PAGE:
Sometimes I really feel nervous.
With the growth and proliferation of Artificial Intelligence, will we human beings become redundant at work ?
Think about Siri - Apple's personal assistant. It gives you such sensible and intelligent answers and solutions in a jiffy !
Alexa - a personal assistant developed by Amazon. It is capable of voice interaction, music playback, making to-do lists, setting alarms, streaming podcasts, playing audiobooks, and providing weather, traffic, and other real time information, such as news, and it can control home automation system.
Driverless or autonomous cars are being piloted by Google. Again, data mining and data analytics have already become the norm - be an e commerce site or a search engine and many other verticals. When I open my laptop and the net, it shows me advertisement based on the prediction just what I am interested in purchasing, based on my online behavior.
More often I am irritated with the onslaught of messages and advertisement which are bombarded at me. But I must confess that was it not for a reminder from Google, I would have missed my flight once.
Can any of us do without Google maps nowadays? It is so convenient to go to an unknown destination confidently with the help of this fine app . And it is marvelous to see it predict the traffic situation while traversing the way .
Folks, there is no denying the fact that Artificial Intelligence is going to stay and swamp us. The machines will definitely do a much better job than us. It will have 100% accuracy, be 100% bug free , much more cost effective and many times more predictable and reliable.
But what about we human beings ? That is what scares me.
Automation bodes ill for many unskilled and purely skill-based professions.
But it will definitely spell boon for engineers who are highly skilled and technical , who will design, fix and refine the Artificial Intelligent "beings". But they are just a handful. How can they be retained, because if they don’t love their workplace, the most talented ones will always be able to negotiate a higher salary somewhere else.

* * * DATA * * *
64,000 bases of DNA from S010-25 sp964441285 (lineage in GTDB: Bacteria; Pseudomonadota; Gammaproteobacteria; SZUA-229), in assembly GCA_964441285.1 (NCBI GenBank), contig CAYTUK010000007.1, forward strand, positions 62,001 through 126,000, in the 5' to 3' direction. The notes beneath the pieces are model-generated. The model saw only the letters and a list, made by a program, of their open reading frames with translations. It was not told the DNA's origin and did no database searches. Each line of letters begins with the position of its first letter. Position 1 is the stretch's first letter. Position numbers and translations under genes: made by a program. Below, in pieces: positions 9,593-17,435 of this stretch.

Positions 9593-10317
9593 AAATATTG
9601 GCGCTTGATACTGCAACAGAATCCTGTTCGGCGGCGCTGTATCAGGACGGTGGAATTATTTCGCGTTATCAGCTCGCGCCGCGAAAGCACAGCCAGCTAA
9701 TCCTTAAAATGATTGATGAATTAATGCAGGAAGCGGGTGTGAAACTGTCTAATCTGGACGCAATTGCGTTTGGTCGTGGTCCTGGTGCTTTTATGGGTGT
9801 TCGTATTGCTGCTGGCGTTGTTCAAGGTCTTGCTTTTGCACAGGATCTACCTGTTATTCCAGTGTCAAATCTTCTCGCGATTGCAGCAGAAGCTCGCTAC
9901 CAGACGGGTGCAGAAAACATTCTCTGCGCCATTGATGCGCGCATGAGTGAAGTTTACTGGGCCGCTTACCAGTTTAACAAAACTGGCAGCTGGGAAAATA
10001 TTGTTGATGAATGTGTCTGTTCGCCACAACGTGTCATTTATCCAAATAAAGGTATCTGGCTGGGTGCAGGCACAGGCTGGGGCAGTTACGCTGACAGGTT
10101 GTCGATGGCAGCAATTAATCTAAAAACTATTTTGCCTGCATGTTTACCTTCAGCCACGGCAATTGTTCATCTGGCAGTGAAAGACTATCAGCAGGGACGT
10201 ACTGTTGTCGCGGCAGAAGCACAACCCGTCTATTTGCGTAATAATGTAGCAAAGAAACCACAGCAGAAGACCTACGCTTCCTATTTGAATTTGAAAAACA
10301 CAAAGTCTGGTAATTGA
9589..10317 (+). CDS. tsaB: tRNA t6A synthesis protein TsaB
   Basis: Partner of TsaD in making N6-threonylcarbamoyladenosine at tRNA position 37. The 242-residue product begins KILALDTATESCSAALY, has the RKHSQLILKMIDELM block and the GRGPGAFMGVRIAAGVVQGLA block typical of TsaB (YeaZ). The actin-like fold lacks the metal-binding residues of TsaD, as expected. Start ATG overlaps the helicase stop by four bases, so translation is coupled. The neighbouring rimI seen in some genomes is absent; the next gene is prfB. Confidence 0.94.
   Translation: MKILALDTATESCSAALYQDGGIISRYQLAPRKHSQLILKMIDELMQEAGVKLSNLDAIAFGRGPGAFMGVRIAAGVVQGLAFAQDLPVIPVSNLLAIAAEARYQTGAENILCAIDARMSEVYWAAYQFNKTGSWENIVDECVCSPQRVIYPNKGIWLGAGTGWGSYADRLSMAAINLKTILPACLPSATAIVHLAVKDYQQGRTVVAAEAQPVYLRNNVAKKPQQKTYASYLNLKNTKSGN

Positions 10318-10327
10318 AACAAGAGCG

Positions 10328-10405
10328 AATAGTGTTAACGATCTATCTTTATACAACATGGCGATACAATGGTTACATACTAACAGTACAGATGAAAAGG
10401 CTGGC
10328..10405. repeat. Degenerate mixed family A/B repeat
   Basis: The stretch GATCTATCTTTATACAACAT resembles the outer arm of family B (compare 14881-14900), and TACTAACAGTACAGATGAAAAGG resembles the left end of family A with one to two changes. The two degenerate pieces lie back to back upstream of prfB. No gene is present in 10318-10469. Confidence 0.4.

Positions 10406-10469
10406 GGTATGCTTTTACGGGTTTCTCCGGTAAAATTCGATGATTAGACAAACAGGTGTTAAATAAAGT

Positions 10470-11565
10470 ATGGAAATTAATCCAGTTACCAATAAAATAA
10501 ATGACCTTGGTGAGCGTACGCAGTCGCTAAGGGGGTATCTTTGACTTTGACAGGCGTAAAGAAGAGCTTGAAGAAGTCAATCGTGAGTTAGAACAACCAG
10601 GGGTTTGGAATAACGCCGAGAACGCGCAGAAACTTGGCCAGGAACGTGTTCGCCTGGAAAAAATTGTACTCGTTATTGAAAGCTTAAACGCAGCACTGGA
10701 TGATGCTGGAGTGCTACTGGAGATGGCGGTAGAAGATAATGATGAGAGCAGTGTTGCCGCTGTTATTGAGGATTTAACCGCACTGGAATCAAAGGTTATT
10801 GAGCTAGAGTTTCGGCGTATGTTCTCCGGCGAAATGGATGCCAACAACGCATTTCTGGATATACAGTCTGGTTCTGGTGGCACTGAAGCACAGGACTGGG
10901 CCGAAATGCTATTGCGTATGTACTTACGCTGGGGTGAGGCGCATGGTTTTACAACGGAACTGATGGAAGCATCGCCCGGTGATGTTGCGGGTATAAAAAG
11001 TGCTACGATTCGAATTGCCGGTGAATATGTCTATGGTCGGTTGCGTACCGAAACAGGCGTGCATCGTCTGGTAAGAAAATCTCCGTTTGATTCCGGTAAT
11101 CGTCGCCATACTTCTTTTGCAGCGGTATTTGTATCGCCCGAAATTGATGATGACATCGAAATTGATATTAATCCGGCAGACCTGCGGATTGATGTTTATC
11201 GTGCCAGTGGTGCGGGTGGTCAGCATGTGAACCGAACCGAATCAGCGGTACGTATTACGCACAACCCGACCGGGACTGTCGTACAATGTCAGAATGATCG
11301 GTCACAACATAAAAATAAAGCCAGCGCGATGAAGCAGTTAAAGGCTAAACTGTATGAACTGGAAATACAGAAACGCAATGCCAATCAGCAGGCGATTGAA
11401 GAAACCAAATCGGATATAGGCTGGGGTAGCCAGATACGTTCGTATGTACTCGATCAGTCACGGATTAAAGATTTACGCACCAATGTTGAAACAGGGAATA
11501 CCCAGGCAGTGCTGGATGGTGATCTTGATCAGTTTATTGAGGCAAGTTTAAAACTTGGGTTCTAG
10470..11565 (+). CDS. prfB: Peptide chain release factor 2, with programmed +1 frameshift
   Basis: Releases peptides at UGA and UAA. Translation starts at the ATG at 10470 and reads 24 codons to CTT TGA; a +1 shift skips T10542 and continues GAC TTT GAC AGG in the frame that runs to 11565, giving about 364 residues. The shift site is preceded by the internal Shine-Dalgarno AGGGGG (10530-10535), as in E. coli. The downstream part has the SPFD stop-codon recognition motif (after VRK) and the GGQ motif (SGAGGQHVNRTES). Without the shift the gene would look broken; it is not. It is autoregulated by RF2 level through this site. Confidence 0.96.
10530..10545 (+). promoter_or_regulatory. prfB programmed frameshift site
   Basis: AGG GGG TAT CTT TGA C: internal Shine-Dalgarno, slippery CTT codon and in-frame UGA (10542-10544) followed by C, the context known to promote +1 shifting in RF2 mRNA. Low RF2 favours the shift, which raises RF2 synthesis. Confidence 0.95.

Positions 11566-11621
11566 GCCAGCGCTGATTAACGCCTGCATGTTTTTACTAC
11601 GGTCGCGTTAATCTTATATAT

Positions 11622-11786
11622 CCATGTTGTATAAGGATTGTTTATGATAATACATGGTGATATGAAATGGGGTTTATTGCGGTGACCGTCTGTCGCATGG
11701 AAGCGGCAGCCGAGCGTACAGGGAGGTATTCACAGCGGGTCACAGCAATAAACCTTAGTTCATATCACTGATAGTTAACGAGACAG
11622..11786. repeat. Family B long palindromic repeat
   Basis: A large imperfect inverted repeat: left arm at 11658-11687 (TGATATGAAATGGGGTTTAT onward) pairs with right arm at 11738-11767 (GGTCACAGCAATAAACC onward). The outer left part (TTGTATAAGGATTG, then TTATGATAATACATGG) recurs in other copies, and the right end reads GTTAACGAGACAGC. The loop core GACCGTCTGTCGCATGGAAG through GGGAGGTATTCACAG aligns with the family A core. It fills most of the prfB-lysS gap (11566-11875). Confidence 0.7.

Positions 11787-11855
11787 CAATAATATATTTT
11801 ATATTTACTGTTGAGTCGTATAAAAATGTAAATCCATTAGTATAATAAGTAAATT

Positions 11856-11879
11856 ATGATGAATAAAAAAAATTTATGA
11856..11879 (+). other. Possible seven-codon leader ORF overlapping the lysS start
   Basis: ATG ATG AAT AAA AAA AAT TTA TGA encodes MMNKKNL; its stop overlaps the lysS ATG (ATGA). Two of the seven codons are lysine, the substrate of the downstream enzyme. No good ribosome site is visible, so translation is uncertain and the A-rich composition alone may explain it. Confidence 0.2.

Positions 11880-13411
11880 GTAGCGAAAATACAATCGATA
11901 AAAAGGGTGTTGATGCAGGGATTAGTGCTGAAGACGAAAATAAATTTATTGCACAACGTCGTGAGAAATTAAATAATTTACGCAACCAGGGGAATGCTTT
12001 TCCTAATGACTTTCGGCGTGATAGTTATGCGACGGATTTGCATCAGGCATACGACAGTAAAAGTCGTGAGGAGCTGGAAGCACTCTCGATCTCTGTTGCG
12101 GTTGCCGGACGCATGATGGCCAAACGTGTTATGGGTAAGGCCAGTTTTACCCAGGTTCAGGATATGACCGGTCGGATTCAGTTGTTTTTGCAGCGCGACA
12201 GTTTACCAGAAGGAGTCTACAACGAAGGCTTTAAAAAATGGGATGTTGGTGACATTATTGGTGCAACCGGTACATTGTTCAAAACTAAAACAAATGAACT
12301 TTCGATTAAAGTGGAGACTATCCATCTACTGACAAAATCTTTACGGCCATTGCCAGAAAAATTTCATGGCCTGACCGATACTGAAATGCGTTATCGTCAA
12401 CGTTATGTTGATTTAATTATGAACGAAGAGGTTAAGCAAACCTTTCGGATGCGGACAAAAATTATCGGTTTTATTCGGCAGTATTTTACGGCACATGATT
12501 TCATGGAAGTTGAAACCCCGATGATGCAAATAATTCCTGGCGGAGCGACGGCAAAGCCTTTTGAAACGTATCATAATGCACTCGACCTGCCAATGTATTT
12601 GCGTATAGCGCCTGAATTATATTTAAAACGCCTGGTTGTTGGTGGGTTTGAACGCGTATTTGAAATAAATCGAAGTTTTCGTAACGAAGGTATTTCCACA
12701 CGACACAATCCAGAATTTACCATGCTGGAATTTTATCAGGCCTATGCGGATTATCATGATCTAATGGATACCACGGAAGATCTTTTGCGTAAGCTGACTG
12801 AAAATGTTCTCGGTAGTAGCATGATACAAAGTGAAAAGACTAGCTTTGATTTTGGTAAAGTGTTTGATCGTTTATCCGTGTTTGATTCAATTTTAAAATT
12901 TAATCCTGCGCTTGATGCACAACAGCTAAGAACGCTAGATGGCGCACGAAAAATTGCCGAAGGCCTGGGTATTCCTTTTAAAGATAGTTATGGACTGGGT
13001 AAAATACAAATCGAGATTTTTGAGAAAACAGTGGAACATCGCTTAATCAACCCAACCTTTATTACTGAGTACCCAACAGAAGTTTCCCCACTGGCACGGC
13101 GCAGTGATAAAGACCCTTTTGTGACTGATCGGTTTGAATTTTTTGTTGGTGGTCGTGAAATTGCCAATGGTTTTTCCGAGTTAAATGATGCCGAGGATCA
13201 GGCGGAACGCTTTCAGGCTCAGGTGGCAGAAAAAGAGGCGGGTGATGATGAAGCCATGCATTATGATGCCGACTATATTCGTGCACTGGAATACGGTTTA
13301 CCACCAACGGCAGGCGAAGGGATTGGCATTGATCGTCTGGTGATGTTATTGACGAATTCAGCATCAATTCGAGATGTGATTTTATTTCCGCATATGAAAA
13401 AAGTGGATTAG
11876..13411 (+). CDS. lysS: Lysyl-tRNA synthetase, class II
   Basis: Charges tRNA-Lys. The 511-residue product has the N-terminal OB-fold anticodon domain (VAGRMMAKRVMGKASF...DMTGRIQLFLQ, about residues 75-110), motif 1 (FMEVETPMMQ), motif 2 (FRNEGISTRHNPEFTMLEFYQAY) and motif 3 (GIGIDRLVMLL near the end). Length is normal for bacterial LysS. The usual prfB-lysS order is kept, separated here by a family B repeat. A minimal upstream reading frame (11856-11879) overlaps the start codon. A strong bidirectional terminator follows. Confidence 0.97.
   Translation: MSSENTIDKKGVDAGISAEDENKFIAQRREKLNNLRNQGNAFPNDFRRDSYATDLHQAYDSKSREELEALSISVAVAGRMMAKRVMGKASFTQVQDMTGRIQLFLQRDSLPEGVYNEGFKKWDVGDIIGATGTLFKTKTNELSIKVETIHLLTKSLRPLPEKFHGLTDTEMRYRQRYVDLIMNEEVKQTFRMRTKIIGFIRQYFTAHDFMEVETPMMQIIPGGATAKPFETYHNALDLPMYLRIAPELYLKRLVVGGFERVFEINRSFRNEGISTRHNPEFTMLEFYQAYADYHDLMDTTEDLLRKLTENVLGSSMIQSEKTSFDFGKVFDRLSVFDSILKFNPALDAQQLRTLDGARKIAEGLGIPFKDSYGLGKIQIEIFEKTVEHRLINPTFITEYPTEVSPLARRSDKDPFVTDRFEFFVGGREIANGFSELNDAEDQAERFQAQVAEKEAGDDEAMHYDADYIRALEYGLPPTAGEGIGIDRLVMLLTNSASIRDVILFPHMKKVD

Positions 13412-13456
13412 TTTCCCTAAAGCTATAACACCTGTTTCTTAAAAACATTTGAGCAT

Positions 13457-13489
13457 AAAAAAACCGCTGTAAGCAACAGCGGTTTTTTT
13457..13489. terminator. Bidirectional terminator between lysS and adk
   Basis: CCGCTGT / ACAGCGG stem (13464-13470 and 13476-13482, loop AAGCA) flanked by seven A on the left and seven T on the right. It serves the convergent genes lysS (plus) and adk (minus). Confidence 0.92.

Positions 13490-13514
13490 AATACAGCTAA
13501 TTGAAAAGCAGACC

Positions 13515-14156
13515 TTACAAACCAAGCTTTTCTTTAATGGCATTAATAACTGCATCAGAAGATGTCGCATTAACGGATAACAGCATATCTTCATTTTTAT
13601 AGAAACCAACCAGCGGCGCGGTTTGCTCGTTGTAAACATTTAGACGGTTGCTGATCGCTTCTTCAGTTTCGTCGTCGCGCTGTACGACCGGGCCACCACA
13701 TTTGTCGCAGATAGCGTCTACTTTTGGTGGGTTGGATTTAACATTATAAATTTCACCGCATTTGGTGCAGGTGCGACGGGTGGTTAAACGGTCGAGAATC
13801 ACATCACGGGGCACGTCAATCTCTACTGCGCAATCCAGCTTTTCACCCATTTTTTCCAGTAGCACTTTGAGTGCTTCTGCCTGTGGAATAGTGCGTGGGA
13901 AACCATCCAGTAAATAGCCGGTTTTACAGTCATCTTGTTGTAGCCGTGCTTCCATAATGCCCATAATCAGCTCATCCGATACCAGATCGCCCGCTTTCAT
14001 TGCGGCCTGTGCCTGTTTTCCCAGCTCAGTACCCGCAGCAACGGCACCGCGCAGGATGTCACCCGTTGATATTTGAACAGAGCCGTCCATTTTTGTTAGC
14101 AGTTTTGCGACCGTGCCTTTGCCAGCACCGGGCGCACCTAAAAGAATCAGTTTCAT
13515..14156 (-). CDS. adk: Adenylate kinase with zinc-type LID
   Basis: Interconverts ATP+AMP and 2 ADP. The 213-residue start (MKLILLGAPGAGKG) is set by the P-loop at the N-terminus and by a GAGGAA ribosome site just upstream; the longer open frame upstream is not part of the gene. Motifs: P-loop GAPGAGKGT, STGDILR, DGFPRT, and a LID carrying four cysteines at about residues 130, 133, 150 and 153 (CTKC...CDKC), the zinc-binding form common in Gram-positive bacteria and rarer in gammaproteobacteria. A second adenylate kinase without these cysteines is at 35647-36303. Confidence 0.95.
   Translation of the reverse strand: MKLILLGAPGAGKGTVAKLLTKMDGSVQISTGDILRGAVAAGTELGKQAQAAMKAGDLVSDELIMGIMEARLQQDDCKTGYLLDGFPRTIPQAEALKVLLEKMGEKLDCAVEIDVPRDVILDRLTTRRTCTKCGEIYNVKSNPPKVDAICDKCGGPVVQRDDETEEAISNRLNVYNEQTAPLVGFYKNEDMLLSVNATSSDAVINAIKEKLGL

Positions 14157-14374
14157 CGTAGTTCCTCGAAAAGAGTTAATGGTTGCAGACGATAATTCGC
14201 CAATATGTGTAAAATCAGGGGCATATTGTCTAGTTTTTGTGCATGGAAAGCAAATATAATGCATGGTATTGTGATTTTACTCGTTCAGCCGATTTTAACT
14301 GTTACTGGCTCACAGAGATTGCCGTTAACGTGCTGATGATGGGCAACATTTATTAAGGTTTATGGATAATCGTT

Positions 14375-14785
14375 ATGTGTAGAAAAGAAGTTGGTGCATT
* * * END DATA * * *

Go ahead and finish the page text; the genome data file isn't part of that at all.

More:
Here is where the "Human" and the "emotionally intelligent" managers and their value come in.
It is these managers who will be able to motivate them, inspire them, nurture them to greater heights of creativity and innovation and keep them in the organization to build continuity and growth of the organization and the highly technical and competitive initiatives.
We need managers with more "human", who will help others grow and "help people be better at their jobs" . These managers will nurture the people and bring compassion into the weary corporate world . These managers will bring a sense of greater purpose in the highly technical people which will bind them to the organization.
I am reminded of a piece which I read recently. This is a true story recounted by Rahul Bajaj, the MD of Bajaj Auto, who had lead the innovation in his organization and turned around the fortunes of the company.
Many years back, his company had brought in an eminent Japanese professor as a consultant for an ambitious and critical product line introduction. As the professor landed in India, Bajaj went to the hotel to welcome him.
After pleasantries were exchanged with the eminent but terse academic, the conversation went something like this:
Business Leader: “I am the Vice President of Products.”
“That is your designation. I want to know what you do.”
“Well, I make motorcycles.”
“So, how many did you make today?”
“I do not make the bikes myself, I have people who do.”
“Okay, so what do you do?”
“Well, I sell bikes.”
“So, how many did you sell today?”
“I do not sell bikes myself, I have people who do.”
“Okay, so what do you do?”
“I design the bikes.”
“So, how many have you designed today?”
After an uncomfortable silence, Mr. Bajaj spoke
“So, what do you think I do?”
“Well, you have only one job: helping people be better at their jobs.”
This was an eye-opener which gave the business leader great clarity about his role. The next day, the professor visited the company office and ran into the business leader at lunch.
“So, what do you do?” asked the professor once more.
“I help people become better at their jobs.”
“So, how many people have you helped today?”
Let the managers of the world ask this question to themselves everyday. This will help us not getting redundant in this artificially intelligent future.